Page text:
# Building Trees with Elm

This post is about trees — the computer science kind, as illustrated in Figure 1 below. Our goal is to see how trees can be derived from text and, conversely, how trees can be turned back into text. Along the way, we will see how to display trees graphically, as below.

Let’s establish some terminology. In the Figure, we see blue dots — nodes—labeled by integers and some more text. The node labeled 1 is the *root* of the tree. It has two *children*, the *subtrees* with roots labeled 3 and 4. We say that the node labeled 1 is the *parent* of the nodes labeled 3 and 4. Etc. Our tree is a *rose* tree because a node can have any number of children. Nodes without children are called *leaf* nodes. If all nodes have either zero or two children, the tree is called *binary* tree .

A tree can be represented as outline, where indentation expresses the parent-child relationship. Here is the outline corresponding to the tree of our figure:

1 Home

2 Important things (according to Cicero)

3 Library

4 Garden

5 Pond

6 Grasses

7 Flowers Figure 2

In addition to outlines for essays, as above, trees can be used to represent genealogies, the “tree of life,” which expresses the relationship among species both living and extinct, the file system of a computer, etc.

## Representing Trees in Elm

We will use the package zwilias/elm-rosetree for our work. Consider a tree whose nodes are of type `a`

. The root of such a tree has a label of type `a`

and has zero, one, two, or many children. We express the node + children nature of trees like this:

`type Tree a = Tree a (List (Tree a))`

By way of example, the tree pictured in the Figure 3 below is given by

`Tree 1 [Tree 2 [Tree 3 [],Tree 4 []]]`

The root node is labeled by the integer 1; the list of children of this node has just one element, the tree `Tree 2 [Tree 3 [], Tree []]`

. Its root is labeled 2, and its children are given by two-element list with elements `Tree 3 []`

and `Tree 4 []`

. The latter two nodes are leaves; they have no children.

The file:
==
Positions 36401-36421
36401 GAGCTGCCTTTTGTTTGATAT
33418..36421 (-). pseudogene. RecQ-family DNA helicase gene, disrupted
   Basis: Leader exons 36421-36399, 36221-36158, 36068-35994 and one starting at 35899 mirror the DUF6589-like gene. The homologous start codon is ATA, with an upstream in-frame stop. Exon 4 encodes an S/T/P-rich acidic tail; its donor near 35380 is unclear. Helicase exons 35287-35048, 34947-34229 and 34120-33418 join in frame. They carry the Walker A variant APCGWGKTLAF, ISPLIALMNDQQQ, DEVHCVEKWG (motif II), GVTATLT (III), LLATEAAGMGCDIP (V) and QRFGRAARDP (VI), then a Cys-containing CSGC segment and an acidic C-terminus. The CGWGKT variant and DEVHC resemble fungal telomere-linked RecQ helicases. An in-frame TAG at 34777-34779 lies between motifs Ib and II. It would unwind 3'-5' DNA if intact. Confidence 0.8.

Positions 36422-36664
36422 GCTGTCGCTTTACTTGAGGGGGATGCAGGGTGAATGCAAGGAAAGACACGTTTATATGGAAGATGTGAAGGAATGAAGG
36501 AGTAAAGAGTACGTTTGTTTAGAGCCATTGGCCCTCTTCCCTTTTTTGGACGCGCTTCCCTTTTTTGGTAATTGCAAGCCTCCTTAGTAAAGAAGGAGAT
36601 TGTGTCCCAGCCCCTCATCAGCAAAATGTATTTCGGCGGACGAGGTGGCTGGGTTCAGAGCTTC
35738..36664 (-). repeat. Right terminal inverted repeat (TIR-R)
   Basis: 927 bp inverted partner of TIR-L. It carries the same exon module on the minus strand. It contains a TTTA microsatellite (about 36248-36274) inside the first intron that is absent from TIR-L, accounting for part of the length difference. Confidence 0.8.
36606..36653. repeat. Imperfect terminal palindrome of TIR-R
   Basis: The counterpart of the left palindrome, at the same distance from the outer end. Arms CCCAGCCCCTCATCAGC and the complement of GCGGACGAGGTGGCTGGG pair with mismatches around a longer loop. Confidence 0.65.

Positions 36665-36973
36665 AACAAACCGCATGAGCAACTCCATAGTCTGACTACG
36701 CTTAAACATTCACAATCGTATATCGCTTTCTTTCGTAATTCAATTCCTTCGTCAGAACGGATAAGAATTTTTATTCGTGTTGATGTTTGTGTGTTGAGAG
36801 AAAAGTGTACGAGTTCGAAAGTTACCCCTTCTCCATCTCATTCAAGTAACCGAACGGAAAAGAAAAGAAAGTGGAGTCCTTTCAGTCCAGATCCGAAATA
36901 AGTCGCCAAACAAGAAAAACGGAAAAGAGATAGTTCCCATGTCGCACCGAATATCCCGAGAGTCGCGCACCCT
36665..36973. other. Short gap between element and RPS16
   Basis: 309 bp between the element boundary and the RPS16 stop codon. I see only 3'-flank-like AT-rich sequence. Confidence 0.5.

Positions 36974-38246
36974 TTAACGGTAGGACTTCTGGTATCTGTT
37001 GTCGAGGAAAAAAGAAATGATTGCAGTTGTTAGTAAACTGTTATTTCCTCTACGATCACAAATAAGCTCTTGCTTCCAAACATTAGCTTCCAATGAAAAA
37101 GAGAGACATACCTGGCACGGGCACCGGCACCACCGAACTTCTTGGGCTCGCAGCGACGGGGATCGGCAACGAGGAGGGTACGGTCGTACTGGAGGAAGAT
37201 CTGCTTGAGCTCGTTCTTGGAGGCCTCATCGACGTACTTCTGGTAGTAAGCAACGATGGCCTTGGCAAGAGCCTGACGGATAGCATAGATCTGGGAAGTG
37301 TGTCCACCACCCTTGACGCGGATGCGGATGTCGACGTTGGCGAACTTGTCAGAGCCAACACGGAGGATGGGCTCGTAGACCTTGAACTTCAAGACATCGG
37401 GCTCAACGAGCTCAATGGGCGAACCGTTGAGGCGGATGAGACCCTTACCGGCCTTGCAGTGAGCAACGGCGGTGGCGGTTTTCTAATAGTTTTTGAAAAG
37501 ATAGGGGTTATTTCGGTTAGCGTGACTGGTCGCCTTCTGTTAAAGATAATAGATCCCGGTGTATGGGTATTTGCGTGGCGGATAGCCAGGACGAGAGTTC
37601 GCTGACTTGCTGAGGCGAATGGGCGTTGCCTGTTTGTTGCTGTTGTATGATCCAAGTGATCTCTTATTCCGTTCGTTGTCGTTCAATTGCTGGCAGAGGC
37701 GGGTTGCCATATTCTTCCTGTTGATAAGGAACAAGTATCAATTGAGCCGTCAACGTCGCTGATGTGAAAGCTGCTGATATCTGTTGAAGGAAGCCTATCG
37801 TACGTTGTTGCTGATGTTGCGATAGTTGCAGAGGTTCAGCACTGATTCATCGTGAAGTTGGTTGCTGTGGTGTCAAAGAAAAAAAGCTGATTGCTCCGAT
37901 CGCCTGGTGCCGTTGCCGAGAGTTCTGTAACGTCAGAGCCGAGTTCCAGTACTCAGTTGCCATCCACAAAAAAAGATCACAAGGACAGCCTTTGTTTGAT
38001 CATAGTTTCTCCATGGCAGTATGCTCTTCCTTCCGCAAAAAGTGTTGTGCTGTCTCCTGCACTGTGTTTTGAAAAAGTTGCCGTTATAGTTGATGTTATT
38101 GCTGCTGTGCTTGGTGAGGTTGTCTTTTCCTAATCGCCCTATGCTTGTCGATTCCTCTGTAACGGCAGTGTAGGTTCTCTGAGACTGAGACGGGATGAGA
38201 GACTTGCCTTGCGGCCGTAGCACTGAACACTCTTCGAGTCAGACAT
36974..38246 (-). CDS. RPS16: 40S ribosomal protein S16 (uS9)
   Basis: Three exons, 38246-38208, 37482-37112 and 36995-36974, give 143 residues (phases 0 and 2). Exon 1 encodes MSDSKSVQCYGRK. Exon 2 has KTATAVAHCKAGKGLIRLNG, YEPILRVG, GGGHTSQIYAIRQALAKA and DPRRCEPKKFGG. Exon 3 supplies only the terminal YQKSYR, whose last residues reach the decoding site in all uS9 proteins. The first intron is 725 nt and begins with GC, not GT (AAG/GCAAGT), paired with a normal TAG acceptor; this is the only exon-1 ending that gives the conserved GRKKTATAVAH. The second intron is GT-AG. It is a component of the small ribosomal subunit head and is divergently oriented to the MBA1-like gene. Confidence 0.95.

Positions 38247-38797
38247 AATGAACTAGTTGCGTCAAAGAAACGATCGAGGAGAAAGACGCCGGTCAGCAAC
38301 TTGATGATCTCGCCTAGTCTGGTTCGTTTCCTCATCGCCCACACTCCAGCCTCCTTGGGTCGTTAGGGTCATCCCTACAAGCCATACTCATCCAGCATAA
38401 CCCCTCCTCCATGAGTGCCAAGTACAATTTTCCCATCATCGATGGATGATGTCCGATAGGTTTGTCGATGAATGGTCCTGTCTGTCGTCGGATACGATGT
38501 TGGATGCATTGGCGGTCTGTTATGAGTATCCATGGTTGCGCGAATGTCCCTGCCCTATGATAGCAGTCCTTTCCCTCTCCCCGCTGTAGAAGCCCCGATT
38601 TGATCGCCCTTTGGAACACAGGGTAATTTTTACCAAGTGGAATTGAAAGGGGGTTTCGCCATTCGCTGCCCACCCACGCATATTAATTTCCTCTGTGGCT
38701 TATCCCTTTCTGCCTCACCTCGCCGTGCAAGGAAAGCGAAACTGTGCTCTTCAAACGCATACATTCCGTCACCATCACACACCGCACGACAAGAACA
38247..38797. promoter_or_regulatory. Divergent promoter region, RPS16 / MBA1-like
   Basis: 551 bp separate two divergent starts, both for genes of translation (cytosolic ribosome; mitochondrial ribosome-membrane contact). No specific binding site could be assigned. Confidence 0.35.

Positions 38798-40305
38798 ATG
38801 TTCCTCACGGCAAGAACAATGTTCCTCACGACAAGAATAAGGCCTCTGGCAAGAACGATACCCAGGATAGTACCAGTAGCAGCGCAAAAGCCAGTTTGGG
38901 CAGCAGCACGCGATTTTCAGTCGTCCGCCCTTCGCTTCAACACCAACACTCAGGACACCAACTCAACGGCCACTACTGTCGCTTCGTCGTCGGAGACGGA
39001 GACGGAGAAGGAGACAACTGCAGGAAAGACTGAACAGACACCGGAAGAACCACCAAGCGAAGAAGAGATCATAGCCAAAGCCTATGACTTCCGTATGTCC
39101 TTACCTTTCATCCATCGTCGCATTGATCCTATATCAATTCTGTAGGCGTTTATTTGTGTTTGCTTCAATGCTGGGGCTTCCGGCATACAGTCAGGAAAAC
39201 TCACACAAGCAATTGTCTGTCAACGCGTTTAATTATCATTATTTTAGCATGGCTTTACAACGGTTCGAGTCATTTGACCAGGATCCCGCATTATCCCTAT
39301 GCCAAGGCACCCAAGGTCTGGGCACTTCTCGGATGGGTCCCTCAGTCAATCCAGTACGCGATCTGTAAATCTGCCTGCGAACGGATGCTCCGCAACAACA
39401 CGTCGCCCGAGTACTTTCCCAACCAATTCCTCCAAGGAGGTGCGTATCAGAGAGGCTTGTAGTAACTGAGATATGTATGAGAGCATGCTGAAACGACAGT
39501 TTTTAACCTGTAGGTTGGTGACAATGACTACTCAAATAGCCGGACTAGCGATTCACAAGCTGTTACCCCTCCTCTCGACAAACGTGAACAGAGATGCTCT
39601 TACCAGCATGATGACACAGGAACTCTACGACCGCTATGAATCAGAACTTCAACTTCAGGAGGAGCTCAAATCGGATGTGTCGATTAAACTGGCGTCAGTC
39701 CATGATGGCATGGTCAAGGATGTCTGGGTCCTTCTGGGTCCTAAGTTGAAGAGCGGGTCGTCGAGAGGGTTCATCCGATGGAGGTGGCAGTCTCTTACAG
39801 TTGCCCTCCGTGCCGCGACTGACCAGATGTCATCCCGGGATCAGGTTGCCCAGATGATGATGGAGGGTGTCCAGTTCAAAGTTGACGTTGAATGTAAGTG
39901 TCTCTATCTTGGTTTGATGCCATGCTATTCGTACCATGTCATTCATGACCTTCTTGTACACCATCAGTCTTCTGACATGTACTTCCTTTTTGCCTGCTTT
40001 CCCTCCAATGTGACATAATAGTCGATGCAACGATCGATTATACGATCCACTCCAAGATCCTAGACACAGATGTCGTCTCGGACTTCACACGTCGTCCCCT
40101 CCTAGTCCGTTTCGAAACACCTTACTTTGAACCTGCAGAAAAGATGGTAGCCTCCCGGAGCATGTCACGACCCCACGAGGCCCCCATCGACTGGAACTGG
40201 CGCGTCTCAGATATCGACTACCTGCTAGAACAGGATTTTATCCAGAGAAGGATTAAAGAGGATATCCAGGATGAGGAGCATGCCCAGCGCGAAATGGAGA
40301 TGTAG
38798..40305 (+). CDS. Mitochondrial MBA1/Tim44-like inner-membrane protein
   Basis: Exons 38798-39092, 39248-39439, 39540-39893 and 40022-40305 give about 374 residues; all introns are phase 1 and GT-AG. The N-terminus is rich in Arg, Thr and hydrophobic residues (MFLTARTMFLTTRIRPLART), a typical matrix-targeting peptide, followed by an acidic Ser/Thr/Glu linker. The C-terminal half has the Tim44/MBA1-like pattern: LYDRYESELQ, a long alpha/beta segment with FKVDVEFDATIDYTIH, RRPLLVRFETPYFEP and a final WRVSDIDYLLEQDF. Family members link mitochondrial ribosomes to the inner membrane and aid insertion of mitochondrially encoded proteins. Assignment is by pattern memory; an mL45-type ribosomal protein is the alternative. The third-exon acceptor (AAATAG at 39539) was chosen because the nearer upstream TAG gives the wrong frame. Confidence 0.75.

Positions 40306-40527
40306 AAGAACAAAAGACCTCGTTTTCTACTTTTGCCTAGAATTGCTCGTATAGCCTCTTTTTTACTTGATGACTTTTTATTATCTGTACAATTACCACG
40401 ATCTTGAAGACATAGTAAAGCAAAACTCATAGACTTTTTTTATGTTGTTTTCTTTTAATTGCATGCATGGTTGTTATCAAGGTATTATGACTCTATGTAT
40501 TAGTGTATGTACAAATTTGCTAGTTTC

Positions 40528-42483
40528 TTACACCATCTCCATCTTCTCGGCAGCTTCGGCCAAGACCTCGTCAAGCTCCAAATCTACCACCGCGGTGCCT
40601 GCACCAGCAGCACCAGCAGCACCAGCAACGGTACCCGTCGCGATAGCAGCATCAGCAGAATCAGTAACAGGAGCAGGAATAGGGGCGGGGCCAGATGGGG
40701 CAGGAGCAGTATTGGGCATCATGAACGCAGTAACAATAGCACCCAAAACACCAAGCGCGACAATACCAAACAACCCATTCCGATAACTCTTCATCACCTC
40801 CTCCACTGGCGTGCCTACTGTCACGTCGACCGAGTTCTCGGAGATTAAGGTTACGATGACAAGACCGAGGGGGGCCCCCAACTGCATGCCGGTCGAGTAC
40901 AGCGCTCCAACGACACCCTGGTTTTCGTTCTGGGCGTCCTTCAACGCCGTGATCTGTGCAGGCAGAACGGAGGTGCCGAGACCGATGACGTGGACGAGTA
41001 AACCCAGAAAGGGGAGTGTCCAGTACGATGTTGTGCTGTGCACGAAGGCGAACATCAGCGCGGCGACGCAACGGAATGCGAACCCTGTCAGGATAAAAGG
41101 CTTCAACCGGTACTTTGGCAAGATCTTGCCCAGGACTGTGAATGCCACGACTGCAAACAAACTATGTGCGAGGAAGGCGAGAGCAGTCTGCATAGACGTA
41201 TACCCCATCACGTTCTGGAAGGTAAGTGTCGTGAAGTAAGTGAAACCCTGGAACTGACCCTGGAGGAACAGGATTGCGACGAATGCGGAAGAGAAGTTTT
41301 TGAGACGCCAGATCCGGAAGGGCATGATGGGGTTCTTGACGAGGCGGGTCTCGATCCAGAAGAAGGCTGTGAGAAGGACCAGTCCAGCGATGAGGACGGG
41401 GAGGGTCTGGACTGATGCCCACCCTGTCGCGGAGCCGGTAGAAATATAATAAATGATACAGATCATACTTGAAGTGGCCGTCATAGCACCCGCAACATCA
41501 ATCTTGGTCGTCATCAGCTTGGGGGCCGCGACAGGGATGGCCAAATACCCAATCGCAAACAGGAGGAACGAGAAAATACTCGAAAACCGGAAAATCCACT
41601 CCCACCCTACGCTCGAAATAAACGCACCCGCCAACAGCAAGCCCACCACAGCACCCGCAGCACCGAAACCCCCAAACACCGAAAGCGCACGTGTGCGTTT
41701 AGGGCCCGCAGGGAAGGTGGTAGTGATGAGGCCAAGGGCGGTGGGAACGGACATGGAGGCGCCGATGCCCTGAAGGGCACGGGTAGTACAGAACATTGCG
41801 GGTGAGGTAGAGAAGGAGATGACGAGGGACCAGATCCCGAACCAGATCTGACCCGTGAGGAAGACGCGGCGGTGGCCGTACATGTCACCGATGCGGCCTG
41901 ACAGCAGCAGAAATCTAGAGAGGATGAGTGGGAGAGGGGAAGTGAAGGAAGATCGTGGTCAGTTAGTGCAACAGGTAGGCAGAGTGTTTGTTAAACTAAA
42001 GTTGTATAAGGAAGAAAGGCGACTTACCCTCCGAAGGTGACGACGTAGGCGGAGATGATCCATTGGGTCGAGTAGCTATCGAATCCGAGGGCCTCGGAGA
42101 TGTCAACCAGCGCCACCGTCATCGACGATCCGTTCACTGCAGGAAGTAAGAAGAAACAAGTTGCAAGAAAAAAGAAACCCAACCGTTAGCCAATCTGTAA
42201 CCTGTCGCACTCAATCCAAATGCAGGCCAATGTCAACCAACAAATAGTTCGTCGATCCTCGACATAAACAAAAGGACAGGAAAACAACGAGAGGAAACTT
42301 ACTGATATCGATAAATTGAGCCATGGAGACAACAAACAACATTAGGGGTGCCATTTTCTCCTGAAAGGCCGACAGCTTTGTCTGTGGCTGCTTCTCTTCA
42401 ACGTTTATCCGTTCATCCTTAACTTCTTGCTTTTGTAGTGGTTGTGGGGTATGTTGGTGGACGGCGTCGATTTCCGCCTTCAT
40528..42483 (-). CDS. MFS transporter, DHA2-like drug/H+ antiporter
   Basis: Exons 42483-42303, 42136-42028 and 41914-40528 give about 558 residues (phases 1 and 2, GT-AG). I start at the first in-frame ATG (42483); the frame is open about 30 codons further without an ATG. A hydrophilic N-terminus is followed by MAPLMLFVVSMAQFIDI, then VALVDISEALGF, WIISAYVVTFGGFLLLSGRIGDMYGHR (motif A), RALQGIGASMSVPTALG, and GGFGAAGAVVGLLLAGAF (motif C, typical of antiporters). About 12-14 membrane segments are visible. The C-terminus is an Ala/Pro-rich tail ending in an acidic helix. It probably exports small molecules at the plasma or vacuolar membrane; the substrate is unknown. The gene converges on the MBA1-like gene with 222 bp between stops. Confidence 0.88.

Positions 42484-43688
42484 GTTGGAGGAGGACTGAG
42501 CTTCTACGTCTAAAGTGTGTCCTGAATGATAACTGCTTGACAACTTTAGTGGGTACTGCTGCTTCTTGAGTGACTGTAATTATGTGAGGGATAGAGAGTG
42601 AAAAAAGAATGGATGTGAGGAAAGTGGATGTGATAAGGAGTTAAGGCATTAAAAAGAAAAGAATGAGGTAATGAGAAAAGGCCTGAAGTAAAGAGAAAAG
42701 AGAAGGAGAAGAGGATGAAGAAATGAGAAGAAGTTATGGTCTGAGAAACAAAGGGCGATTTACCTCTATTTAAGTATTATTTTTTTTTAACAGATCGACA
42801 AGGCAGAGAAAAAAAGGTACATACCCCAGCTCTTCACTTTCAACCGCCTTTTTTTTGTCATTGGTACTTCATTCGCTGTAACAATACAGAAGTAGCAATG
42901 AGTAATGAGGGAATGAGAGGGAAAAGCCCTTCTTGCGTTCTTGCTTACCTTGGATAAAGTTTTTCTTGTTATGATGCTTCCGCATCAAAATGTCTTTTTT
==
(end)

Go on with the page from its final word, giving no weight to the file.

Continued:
What we would like is a function

`Build.fromString : node -> (String -> node) -> String -> Result Error (Tree node)`

forestFromString defaultNode makeNode renderNode str = ...

that operates like this:

`> Build.fromString "?" identity "1\n 2\n 3\n 4"`

Ok (Tree "1" [Tree "2" [Tree "3" [],Tree "4" []]])

You can find the code for these on GitHub; the code is also published in jxxcarlson/elm-tree-builder as an Elm package.

## Blocks

To build a tree from an outline, we first transform it into list of blocks, where

`type alias Block = { indent : Int, content: String }`

While `content`

is given by a single line, here by a single line, one can also have multi-line blocks. Here we have

`blocks = [ {indent = 0, content = "1"}`

, {indent = 1, content = "2" }

, {indent = 1, content = "3" }

, {indent = 2 , content = "4"}

]

## Zippers

To transform the list of blocks into a tree, we use the notion of a *zipper*, which is a tree with a *focus*: the subtree which we currently interested in. In module Tree.Zipper of *zwilias/elm-rose-tree* you will find functions for moving the focus, e.g., *parent* and *lastChild*. Using `Tree`

and `Tree.Zipper`

, one can rig up a function for attaching a new tree at the focus of a given zipper:

`attachAtFocus : Tree a -> Zipper a -> Zipper a`

The function call `attachAtFocus t z `

replaces the subtree of `z`

defined by the focus with the tree `t`

. This function, combined with the moves just mentioned, provide the ingredients for the `fromBlocks`

function.

Now to the heart of the matter. Our goal is to grow the tree beginning with the root, then attach nodes in preorder — 1, 2, 3, … as shown below. Each time we move to a lower level of the tree, we move the focus of the zipper using the `lastChild`

function. Moving down corresponds to an increase in indentation level. No move of focus is needed when we stay at the same level, so no move is needed after attaching node 4 to the tree before we attach node 5. But for node 6, we move up a level, corresponding to a decrease in indentation level. For this we apply the `parent`

function. It can happen that one has to move the focus back several levels.

You can find the code for building the tree *right here*. We use the kind of functional loop described in this article.

## Rendering and Testing

In module Tree.Render one finds the function

`toString : `**Int **-> (**a **-> **String**) -> **Tree a **-> **String**

toString quantum renderNode tree =

where `renderNode`

tells how to convert a label of type `a`

to a string. If `a`

is of type String, the identity function will do. The `toString`

function is useful for testing. Take an outline and use it to build a tree. Convert the tree back into a string. You should end up with the original string. We call this an *identity test, *since the composite of `fromString`

and `toString quantum renderNode`

is the identity function.

To take this a step further, in module `Tree.Random`

, there are functions

`generateOutline : Int -> Int -> String`

generateOutline maxEntries seed = ...

and

`generate : Int -> Int -> Result Error (Tree String)`

generate maxNodes seed = ...

which can be used to generate random outlines and random trees. Thus one can run “identity tests” as described above on large numbers of random outlines and trees, e.g., 18.5 seconds for tests of trees with 1000 nodes.